The COVID Pandemic Isn’t Over: A Passover Safety Guide

Passover this year will look more normal than last year, but the coronavirus pandemic is still here, so in addition to all the ordinary dangers that come with spring break, additional safety measures need to be taken this year. which begins on March 27 and ends on April 3, the Magen David Adom (MDA) has published a series of health guidelines covering different categories and scenarios that could occur during the holidays.

How to treat burns

During the preparation of meals for the holidays, and during the chametz (foods containing leavening agents prohibited at Passover) During the burning ceremony, keep all children away from any source of fire, as well as from hot objects, such as hotplates or kettles. In case of a slight burn, wash the area with lukewarm water and do not apply creams to the area. If a burn is over a larger area or begins to blister, contact MDA immediately, either by dialing 101 or through the app. If the fire reaches clothing and spreads, roll the person in sand or dirt and pour water over them. In addition, wrap them in a damp blanket. Remember not to pop the blisters.


Do not leave children in a closed vehicle, even for a short time. Also, keep children aware of their surroundings, especially if they are in an unfamiliar location.

Choking hazards

A lot of food is eaten during these holidays, so the chances of suffocation are higher. Make sure to keep small foods and objects away from children, and cut foods into small enough pieces that they win. does not pose a choking hazard. Also, be sure to remove all bones from the food before serving it. If someone begins to choke, encourage them to cough, simultaneously call 101 and order an ambulance. If they are conscious, check their mouths to see if the source of the choking is still there and perform the Heimlich maneuver. If they have already passed out, follow the instructions of emergency services and paramedics and begin CPR. If the choking person is a child, try turning them over on their stomach and patting them on the back.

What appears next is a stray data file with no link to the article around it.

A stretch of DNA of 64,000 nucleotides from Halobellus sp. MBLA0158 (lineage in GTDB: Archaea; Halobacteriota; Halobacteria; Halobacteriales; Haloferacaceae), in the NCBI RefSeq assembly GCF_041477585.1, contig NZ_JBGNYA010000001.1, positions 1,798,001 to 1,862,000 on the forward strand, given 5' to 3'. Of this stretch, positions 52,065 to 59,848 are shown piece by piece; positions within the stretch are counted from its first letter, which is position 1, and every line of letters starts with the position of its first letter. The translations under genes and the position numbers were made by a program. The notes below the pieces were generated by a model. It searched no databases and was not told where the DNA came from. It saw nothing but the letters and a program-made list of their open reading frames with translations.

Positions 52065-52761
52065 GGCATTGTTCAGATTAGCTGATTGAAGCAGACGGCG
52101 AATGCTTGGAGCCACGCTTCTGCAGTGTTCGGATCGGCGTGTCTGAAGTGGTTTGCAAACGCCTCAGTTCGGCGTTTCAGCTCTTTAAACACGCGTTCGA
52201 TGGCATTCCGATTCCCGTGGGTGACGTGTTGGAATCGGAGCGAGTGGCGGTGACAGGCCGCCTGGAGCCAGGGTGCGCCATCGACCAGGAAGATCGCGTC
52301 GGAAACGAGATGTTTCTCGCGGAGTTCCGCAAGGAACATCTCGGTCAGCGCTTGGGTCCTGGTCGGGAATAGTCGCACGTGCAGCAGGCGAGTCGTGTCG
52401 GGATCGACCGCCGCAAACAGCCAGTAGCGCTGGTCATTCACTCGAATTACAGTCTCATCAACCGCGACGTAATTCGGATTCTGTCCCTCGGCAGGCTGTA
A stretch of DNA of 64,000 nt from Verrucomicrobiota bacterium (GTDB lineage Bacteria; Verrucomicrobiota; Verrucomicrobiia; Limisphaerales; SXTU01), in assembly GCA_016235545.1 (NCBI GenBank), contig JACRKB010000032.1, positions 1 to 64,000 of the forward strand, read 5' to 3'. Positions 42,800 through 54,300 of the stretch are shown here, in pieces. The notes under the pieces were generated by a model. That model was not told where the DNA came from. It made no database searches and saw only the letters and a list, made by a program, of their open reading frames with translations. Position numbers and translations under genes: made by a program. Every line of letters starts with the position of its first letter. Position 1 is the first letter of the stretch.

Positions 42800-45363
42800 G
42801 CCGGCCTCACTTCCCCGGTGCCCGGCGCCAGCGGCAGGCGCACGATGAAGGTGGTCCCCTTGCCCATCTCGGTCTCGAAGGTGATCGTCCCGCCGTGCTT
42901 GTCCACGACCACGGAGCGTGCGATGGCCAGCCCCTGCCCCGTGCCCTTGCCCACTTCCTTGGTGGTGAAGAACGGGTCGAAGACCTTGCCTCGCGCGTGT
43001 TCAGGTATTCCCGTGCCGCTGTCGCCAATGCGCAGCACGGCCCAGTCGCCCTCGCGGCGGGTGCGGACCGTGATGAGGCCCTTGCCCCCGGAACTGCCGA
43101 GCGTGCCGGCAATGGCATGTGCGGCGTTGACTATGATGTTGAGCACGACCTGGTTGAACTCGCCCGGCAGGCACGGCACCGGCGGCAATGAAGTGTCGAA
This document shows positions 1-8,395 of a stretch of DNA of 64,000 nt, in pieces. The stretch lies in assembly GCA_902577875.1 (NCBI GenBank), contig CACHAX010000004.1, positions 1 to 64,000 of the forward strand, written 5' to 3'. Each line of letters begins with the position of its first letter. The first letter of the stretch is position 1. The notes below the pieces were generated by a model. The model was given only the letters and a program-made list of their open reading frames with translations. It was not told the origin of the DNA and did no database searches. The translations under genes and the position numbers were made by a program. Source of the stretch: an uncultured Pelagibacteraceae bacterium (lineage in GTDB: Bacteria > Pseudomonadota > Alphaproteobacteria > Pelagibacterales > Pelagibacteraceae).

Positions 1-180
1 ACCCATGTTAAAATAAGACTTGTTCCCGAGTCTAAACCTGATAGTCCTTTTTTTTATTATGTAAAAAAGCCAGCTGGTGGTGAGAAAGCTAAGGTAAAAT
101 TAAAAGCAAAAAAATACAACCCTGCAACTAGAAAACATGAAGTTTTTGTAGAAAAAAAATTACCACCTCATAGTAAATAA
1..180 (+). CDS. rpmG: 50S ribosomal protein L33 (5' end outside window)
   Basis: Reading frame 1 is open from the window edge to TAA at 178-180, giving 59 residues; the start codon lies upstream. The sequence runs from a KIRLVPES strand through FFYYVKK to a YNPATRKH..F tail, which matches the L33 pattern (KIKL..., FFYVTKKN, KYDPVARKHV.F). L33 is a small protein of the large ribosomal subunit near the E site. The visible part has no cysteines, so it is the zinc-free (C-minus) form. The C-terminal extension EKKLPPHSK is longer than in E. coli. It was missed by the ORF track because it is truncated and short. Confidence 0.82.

To travel

When traveling on vacation, watch out for rising temperatures and make sure you have enough water, three liters per person, and that you wear appropriate clothing to protect yourself from the sun. Follow the Department of Health’s social distancing guidelines, especially in heavily populated places. Try to avoid traveling on extremely hot days to avoid dehydration. Emergency services are available by dialing 101.

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Susan W. Lloyd

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